As Black History Month is upon us, This couldn’t be a perfect time to talk about this phenomenal masterpiece on culture and identity formation through style called, Black Ivy: a Revolt in Style, a new book by Jason Jules & Graham Marsh, about the hugely influential but - until now - relatively undiscussed subculture of Black men adopting and adapting Ivy League style - the repp ties, chinos, loafers and oxford shirts of a Waspy elite - as both an armour and personal aesthetic during the tumult of 20th century America.
A time of political, racial and economic disparity and upheaval. "A consciousness of style," he continues, "in essence, emerges when one asserts one's right to self-definition and the right to take control of one's own identity."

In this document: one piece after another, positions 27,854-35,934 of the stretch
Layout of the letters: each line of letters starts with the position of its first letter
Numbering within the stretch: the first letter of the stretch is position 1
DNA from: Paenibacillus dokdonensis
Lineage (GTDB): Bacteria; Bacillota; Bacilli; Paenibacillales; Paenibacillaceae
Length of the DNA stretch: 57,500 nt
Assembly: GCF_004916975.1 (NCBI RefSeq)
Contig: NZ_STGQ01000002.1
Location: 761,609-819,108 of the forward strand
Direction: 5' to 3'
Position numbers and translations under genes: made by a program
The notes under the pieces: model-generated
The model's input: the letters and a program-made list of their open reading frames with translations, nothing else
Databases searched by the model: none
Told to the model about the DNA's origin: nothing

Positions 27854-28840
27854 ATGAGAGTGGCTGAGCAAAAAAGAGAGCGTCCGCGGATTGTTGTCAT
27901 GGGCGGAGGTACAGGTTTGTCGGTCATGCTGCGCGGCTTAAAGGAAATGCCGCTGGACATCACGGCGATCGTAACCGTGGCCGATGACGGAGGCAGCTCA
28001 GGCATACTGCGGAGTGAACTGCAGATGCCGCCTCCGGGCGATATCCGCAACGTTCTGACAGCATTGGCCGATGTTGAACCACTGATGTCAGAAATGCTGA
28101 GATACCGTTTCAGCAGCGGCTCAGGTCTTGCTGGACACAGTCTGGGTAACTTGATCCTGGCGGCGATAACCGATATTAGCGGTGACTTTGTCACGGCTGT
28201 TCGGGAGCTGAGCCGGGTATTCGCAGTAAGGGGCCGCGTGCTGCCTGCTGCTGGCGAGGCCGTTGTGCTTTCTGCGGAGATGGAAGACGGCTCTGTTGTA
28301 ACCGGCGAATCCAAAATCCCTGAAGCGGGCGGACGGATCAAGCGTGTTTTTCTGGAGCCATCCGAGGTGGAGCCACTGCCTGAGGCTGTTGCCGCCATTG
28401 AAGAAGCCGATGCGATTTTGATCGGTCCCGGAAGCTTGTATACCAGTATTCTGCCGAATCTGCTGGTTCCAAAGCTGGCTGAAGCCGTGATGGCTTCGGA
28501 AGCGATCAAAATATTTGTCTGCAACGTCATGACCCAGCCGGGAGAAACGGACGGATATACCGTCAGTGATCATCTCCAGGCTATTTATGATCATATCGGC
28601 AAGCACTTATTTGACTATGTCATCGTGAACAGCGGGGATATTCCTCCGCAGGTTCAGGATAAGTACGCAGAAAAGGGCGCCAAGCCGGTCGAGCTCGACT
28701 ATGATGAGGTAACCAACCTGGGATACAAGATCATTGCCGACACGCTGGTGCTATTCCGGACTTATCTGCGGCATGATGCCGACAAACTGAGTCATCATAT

A project many years in the making, Jules is a writer, stylist, model, consultant and one of the most popular figures in menswear, someone who is well placed to thoughtfully explore the history and meaning behind a subculture that goes well beyond clothes — what Jules refers to as a "sartorial power grab." With art direction and design by Graham Marsh, the book charts the style and influence of the likes of Malcolm X, James Baldwin, Miles Davis, Martin Luther King. Jr, John Coltrane and Sidney Poitier and what the clothes they wore, and when they wore them, said about them and their place in the word.
To purchase this extraordinary book visit,